How Much Does a Lawyer Cost?
Almost everyone needs an attorney at some point in their life. They may need legal representation for any number of reasons such as a car accident, a tax problem, or a criminal matter. Everyone who needs a lawyer wants to know how much the lawyer will cost, but that information can be surprisingly hard to find. We created this page to be transparent. If people don’t know how much a lawyer costs and feel uncomfortable asking, they may go without a lawyer even if they need one. That isn’t good.
On this page, we talk about the different ways that lawyers charge. (In Georgia and elsewhere, lawyers tend to charge for their services in the same ways.) We also discuss our firm specifically, and explain how much we charge to work on a case. Like most personal injury lawyers in Georgia and elsewhere, we charge a percentage of what we win, meaning that our client doesn’t owe us anything unless and until we recover money for our client. Read more about that, and more about our specific percentages, below.
Factors that Can Affect Attorney Fees
Lawyers have a variety of fee structures, and certain lawyers are just more expensive than others. Factors that can affect attorney fees are
- Their area of practice. Some types of law are more complex than others, and lawyer fees reflect that.
- Amount of time the lawyer spends on your problem, particularly if the lawyer is charging hourly.
- The specific lawyer’s reputation and level of expertise.
- The attorney’s overhead. A firm in a posh downtown office may need to charge more than a firm on the outskirts of town.
- Area of the country. Some geographic regions have a higher cost of living than others, and attorney fees follow the local economy.
- Difficulty of your legal issue.
- Cases tend to cost more if they must be litigated.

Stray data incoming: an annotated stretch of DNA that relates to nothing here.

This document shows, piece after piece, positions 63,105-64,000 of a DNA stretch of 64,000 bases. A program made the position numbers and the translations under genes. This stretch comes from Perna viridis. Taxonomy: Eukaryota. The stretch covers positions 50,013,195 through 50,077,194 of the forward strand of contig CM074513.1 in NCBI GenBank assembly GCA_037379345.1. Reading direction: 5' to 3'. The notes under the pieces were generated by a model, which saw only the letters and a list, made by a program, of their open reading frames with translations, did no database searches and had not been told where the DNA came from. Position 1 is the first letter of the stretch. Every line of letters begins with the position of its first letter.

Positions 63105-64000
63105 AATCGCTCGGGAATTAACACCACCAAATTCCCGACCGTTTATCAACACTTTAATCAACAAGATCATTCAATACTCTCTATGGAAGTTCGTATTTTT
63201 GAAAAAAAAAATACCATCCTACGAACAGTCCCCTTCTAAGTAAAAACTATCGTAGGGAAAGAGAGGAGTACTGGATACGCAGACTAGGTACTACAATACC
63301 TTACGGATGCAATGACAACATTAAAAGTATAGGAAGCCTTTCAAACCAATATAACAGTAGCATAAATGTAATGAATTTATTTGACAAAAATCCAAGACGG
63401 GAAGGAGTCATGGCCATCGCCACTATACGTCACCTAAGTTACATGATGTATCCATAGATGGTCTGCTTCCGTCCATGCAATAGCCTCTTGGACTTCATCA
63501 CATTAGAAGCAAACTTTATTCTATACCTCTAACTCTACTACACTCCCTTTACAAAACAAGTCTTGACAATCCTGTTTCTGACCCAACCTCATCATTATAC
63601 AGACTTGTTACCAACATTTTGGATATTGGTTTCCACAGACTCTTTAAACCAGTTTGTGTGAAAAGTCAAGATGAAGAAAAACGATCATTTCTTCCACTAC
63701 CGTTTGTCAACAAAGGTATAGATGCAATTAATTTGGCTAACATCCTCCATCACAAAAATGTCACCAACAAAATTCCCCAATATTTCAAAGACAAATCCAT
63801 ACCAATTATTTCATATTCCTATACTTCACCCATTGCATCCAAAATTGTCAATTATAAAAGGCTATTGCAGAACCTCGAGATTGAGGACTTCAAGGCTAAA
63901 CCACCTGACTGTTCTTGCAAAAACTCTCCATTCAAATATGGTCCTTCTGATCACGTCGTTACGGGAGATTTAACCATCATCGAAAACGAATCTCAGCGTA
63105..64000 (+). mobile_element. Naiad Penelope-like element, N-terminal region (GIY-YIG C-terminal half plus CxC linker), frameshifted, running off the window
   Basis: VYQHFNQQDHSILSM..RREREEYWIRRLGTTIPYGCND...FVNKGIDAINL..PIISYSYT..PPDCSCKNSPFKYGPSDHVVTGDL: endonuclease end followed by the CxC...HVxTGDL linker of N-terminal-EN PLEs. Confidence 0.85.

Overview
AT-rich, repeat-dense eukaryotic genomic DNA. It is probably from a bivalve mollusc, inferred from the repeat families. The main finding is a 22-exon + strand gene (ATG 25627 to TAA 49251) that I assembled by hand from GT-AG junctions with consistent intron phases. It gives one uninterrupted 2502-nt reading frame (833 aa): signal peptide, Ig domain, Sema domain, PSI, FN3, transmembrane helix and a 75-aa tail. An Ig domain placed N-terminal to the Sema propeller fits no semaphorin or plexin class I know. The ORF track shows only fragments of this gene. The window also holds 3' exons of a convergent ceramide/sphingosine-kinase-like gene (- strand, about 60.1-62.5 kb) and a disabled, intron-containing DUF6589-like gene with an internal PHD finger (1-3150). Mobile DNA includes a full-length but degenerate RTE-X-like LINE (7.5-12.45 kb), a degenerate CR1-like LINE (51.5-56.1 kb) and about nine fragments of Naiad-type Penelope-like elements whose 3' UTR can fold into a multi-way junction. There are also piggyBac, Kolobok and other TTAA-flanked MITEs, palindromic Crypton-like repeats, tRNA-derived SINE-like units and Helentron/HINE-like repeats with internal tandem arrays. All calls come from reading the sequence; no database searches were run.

At Butler Tobin, our fee is a percentage of the amount of money we’re able to recover for our client. If we don’t recover any money for our client, then our client doesn’t have to pay us. Our percentage varies depending on the complexity and riskiness of the case, but it is usually between 33% and 45%.
Costs vs. Fees
Before we get into a further discussion about attorney fees, it’s important to distinguish between attorney fees and costs. An attorney fee is what an attorney is paid for their services. Costs and expenses are different—they are the costs that must be paid to third parties in order to bring your case. Costs and expenses would include paying for things like court filings, court reporters for depositions or hearings, document copies, travel expenses, costs to serve subpoenas, and anything else really that is not an attorney fee.
At Butler Tobin, we advance all litigation costs. The costs that we advance include the costs of gathering records, filing costs, deposition costs, the costs to travel or meet with witnesses, etc. We get paid back for those expenses at the end of the case if we win the case for our client. If we lose, our firm loses that money.
When you have a contingency fee arrangement, you pay your attorney an agreed upon percentage of compensation you are awarded or that is negotiated in a settlement. In other words, if you lose your case and don’t get any money yourself, you don’t pay your attorney. (This is how Butler Tobin works.) The percentage of you would pay your attorney varies according to the law firm, the type of case, and how far the case goes before it is resolved. If you must go to trial, the fee is likely to be higher. Many personal injury attorneys charge contingency fees—that means that unless your lawyer wins, your lawyer does not get paid. Some firms that charge contingency fees, like Butler Tobin, will also cover the case expenses for you, and get paid back for those case expenses only after a successful settlement or judgment.